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Get to know the wonderful world of las plantas! From maíz to marigolds, plants shape our cultura and our planet. Take a look at plants from many angles—food, science, gardening, and more. Touch plants, grind them up and smell them, study them under microscopes, and meet the gente who care for them.
¡Plantásticas! was developed with collaborators from the Latinx and Indigenous communities. Relax in immersive plant installations by Los Angeles artist Andi Xoch (#LatinxWithPlants), dig into Indigenous plant knowledge with Cafe Ohlone’s Vincent Medina and Louis Trevino, and more. Plus don’t miss a plant-tastic series of programs for all ages. Come enjoy this new multilingual exhibition and 600+ interactive exhibits with toda la familia! #Plantasticas
Connect with a plant to make music.
Can gardens transport you to another place?
Plant scents can evoke powerful memories.
There's always something interesting happening here—check out our upcoming events calendar.
Based in Boyle Heights, Los Angeles, artist Andi Xoch founded Latinx with Plants to create beautiful environments that help people in the Latinx community to appreciate and connect with plants.
For ¡Plantásticas!, she developed two plant-based installations—inspired by the front yard garden of Elizabeth Montufar and community gardens in Boyle Heights.
As Ohlone people focused on sustaining their traditional culture, Vincent Medina and Louis Trevino have spent years working to gain fluency in the languages and old-time culinary traditions of their people.
Vincent and Louis curated some of the content for the Scent Memories and Story Slides exhibits, and they’re featured in a series of four videos exploring the integral role of plants in Ohlone cultural traditions.
hityum-t tiwšina mak-nuunu, Vincent Medina ‘at Louis Trevino ‘ukšeereyṭ hemmen-t miččiyamu tappen mak-noono ‘at tappen mak-’amham hinniy holše mak-warép
makkin ‘alšip ta-mak hinšuuš mak-nuunu heemete. makkin taahey ta-mak miččiya ‘at tappe wakiimimo makkin ‘iššana hoosi mak-suyyakma ‘uyyakiš. hinniy mak-miččiya, makkin tappe mak-noono, mak-‘amham, mak-nuunu. makkin hooyomak ‘amham ta-mak warép, yakmuytak.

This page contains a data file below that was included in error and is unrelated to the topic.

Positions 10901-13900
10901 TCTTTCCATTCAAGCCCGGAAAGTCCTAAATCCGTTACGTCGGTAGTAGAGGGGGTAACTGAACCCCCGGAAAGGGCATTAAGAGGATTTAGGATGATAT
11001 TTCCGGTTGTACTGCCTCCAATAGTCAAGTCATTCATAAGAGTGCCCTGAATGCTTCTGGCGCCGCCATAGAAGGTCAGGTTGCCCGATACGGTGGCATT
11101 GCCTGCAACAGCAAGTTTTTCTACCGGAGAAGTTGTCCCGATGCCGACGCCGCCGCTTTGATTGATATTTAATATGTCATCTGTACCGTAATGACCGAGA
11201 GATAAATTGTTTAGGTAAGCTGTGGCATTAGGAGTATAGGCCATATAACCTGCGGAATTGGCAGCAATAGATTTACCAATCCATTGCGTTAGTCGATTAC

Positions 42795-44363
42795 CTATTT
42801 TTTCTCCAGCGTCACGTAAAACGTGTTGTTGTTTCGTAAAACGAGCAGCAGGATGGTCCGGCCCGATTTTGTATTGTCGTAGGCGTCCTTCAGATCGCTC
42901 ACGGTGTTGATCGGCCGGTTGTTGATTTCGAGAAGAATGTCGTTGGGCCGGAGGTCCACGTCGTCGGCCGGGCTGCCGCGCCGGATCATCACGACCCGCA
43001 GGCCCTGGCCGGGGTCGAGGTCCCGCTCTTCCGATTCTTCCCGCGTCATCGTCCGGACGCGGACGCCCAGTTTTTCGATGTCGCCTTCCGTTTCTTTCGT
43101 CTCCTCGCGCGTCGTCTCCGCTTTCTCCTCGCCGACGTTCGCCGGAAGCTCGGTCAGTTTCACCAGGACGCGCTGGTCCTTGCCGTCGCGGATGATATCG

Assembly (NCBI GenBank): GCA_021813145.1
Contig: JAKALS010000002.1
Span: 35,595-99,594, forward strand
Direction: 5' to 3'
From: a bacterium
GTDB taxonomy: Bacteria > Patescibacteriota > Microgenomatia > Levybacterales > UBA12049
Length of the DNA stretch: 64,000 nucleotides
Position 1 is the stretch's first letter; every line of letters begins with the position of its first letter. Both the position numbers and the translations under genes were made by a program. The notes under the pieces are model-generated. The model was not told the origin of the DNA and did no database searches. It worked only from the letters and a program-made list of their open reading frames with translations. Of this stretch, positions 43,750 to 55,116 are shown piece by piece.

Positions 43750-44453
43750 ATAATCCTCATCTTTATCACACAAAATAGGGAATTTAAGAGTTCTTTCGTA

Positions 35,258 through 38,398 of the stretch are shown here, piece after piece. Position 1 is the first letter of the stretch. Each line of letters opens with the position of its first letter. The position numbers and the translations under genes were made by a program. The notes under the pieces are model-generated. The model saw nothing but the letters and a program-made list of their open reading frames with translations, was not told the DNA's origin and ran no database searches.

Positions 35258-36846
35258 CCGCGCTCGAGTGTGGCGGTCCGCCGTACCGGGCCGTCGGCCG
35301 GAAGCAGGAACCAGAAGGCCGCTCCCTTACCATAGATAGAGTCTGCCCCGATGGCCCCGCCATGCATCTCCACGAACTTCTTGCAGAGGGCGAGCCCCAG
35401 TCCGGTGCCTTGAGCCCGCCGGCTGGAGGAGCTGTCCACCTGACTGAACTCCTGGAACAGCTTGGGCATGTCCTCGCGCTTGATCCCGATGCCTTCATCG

The paragraphs above are in Chochenyo, the language spoken by Ohlone people of the East Bay.
A Maya elder and plant enthusiast, Doña Maria Ávila Vera is a steward and teacher of the traditions of her ancestors. She uses her life experience and her native language, Yucatec Mayan, to pass on her traditional knowledge. She spends her time in Petaluma, California, and Mérida, Yucatán.
For ¡Plantásticas!, Doña Maria joined our community workshops on exhibition content, experience, and design, and she has presented at several public programs about corn and traditional Maya foods.
Show that gas is produced during photosynthesis.
Watch the life of a plant embryo unfold.
Bring food scraps back to life.
Examine the baby plants inside the seeds we eat.
Dissect a flower to explore plant reproductive structures.
Investigate shared structures of fruits, and their role in reproduction.
Funded by a generous grant from the Gordon and Betty Moore Foundation, with additional support from the Troy and Leslie Daniels Fund for Life Sciences.
This material is based upon work supported by the National Science Foundation Science & Technology Center Award #DBI-1548297. Any opinions, findings, and conclusions or recommendations expressed in this material are those of the author(s) and do not necessarily reflect the views of the National Science Foundation.